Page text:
(A) Partial projections of expression patterns of Split GAL4 lines are visualized by mCD8::GFP (green). Neuropil counterstaining with antibody against Synapsin (magenta). Scalebar = 100 µm. MB010B-GAL4 labels all lobes of the MB, MB009B-GAL4 labels γ lobes, MB186B-GAL4 labels α′/β′ lobes, MB008B-GAL4 labels α/β lobes. (B) Blocking output of specific MB-lobe subsets during appetitive conditioning showed that γ lobes are specifically required (Kruskal–Wallis test, post-hoc pairwise comparisons, p < 0.05). n = 10–23. In aversive conditioning we found similar requirement of the γ lobes (one-way ANOVA, post-hoc pairwise comparisons, p < 0.05). n = 8–23. Visual cue discrimination of these genotypes is shown in Figure 7—figure supplement 1. Bars and error bars represent mean and SEM, respectively.

https://doi.org/10.7554/eLife.02395.014
Figure 7—figure supplement 1
Visual stimulus preference in the memory test after aversive conditioning.

The blue and green bars represent the punished color during training in both reciprocals (Blue+ and Green+). Deviation from zero shows bias in visual choice, thus animals are able to discriminate visual stimuli in test. Bars and error bars represent mean and SEM, respectively.

https://doi.org/10.7554/eLife.02395.015
MB output is needed during visual memory acquisition and retrieval.

(A and B) Scheme of the temperature shift to block the output of corresponding neurons during training (A) or test (B). (C and D) Output of neurons labeled with MB010B-GAL4 is necessary during aversive training and test (one-way ANOVA, post-hoc pairwise comparisons, p < 0.05), n = 7–13. (E and F) Output of neurons labeled with MB247-GAL4 is necessary during aversive training and test (one-way ANOVA, post-hoc pairwise comparison, p < 0.05). n = 10–16. (G and H) Output of neurons labeled with 201y-GAL4 is dispensable during training (one-way ANOVA, p > 0.05), n = 20–22, but necessary during aversive test (one-way ANOVA, post-hoc pairwise comparisons, p < 0.01) n = 12–17. (I and J) Output of neurons labeled with MB009B-GAL4 is dispensable during training (one-way ANOVA, p > 0.1), n = 8, but necessary during aversive test (one-way ANOVA, post-hoc pairwise comparisons, p < 0.05) n = 8. (K and L) Output of MB247-labeled neurons is needed during appetitive training and test (one-way ANOVA, post-hoc pairwise comparison, p < 0.05). n = 10–28. Bars and error bars represent mean and SEM, respectively.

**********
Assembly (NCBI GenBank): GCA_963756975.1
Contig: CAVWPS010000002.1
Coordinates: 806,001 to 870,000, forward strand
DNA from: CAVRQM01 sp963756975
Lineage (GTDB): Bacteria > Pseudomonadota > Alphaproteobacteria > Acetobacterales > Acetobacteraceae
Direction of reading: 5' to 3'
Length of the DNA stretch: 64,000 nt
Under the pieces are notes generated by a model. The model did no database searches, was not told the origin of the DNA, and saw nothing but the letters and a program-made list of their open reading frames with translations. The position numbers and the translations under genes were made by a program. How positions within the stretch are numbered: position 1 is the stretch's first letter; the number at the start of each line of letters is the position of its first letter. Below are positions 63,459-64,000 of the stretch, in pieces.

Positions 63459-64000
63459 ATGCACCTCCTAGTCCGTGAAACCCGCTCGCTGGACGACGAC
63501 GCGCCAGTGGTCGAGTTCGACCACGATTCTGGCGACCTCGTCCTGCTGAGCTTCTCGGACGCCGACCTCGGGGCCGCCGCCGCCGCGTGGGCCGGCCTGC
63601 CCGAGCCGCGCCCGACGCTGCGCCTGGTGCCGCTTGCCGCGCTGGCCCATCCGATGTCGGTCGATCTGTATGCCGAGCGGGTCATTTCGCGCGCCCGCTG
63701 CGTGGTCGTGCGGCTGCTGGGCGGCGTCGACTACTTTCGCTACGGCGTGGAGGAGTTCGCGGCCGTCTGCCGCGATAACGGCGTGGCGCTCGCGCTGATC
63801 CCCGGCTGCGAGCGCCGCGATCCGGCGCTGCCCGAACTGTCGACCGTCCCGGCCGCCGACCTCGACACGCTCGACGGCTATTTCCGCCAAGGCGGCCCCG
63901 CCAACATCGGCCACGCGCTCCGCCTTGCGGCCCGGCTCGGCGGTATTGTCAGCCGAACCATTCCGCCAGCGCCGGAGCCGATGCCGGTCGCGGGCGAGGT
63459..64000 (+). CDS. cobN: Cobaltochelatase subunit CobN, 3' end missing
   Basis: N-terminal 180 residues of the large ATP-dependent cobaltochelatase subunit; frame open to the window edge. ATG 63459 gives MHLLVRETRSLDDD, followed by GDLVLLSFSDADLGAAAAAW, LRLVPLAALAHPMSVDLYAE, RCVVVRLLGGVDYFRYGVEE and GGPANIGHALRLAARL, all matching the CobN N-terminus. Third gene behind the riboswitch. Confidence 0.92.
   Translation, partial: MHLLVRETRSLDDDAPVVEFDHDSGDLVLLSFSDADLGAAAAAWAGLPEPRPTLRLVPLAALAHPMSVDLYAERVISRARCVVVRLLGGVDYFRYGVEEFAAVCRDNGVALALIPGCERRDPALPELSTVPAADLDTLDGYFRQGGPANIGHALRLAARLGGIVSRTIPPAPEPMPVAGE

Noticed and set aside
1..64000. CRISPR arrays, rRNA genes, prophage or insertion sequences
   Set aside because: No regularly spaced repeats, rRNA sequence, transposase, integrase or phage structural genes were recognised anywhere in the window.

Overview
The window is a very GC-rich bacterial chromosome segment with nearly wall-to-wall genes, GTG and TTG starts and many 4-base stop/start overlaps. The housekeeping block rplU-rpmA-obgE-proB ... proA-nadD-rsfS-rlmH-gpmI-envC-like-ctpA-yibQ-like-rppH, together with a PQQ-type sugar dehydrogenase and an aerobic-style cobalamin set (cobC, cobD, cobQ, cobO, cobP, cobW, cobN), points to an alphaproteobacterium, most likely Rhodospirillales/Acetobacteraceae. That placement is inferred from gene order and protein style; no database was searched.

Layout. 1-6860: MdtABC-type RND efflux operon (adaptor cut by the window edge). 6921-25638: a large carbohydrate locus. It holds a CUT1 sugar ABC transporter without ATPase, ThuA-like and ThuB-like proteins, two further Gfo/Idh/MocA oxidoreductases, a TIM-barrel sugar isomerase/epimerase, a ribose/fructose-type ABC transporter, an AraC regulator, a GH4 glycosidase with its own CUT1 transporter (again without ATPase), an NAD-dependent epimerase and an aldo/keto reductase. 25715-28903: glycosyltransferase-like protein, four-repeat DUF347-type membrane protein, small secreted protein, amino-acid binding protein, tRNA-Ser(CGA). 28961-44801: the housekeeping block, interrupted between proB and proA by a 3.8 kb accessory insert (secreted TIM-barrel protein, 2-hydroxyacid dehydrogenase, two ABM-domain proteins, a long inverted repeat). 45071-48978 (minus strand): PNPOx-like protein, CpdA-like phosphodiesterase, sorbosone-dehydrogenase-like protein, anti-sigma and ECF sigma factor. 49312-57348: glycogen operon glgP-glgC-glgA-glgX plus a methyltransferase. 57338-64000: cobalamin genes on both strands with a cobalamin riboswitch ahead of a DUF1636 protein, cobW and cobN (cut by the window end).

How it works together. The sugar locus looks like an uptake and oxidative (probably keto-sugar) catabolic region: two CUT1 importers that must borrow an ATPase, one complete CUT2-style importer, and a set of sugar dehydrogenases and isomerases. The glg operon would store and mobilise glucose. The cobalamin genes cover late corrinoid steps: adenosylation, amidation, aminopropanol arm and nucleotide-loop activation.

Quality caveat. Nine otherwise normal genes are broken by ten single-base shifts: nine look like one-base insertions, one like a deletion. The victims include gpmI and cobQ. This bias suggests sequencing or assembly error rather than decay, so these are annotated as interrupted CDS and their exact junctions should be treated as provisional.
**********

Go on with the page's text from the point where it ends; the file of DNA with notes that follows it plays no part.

https://doi.org/10.7554/eLife.02395.016
Circuit model of olfactory and visual short-term memories.

Visual and olfactory information is conveyed to partially overlapping sets (γ lobe neurons) of KCs. Olfactory input to the calyx (CA) via projection neurons (PN) is well characterized, whereas the visual input to the MB has not been identified yet. Output of KCs, representing olfactory and visual information is locally modulated by the different subsets of dopamine neurons (PAM, PPL1) to form appetitive and aversive memories.

https://doi.org/10.7554/eLife.02395.017

Tables

Table 1

Sugar and shock response of the lines with impaired visual memories

https://doi.org/10.7554/eLife.02395.006
GenotypeSugar response Mean ± SEMShock response Mean ± SEM* p < 0.05Control data for
shi/+−0.429 ± 0.056Figures 2 and 3
shi/TH−0.189 ± 0.019*Figure 2
+/TH−0.386 ± 0.060Figure 2
shi/MB504B−0.382 ± 0.041Figure 3
+/MB504B−0.385 ± 0.051Figure 3
shi/+0.718 ± 0.020Figure 2
shi/DDC0.729 ± 0.027Figure 2
+/DDC0.725 ± 0.017Figure 2
shi/+0.436 ± 0.053Figure 3
shi/R58E020.544 ± 0.033Figure 3
+/R58E020.563 ± 0.036Figure 3
CS0.547 ± 0.041−0.471 ± 0.044Figure 4
dumb20.634 ± 0.042−0.289 ± 0.031*Figure 4
dumb2/MB247, dumb2−0.255 ± 0.028*Figure 4
+/MB247−0.452 ± 0.067Figure 4
shi/+0.569 ± 0.039 −0.359 ± 0.034Figure 5
shi/201y0.444 ± 0.039−0.401 ± 0.033Figure 5
+/201y0.649 ± 0.064−0.353 ± 0.033Figure 5
shi/+0.569 ± 0.039 −0.387 ± 0.029Figure 5
shi/MB2470.535 ± 0.018−0.297 ± 0.038Figure 5
+/MB2470.575 ± 0.048−0.384 ± 0.028Figure 5
shi/+0.548 ± 0.024−0.366 ± 0.031Figure 7
shi/MB010B0.526 ± 0.061−0.393 ± 0.052Figure 7
+/MB010B0.591 ± 0.048−0.353 ± 0.040Figure 7
shi/MB009B0.689 ± 0.067−0.368 ± 0.028Figure 7
+/MB009B0.739 ± 0.017−0.373 ± 0.035Figure 7
  1. No significant defect in naïve sugar preference is detected among the experimental groups and the corresponding control groups (one-way ANOVA, p > 0.05), n = 4–8. No significant defect in naïve shock avoidance is detected among the experimental groups and the corresponding control groups (one-way ANOVA, p > 0.05), except for shi/TH, dumb2 and dumb2/MB247, dumb2 (one-way ANOVA, post-hoc pairwise comparisons, p < 0.05). n = 6–10. Consistent with a study by Lebestky et al. (2009), we observe prolonged arousal after shocking these flies, and this hyperactivity rather than shock sensitivity is a likely cause of the reduced avoidance. Indeed, the DopR+ expression in the MB rescues visual memories, even though shock avoidance is still not intact.

  2. The identical data is represented, as these two sets of measurements were performed in parallel.

  3. *

    indicates p-value lower than 0.05. Corrected p-values for shock avoidance: shi/TH vs. shi/+: p = 0.006, shi/TH vs. +/TH: p = 0.037; CS vs. dumb2: p = 0.01, dumb2/MB247,dumb2 vs. CS/MB247: p = 0.0492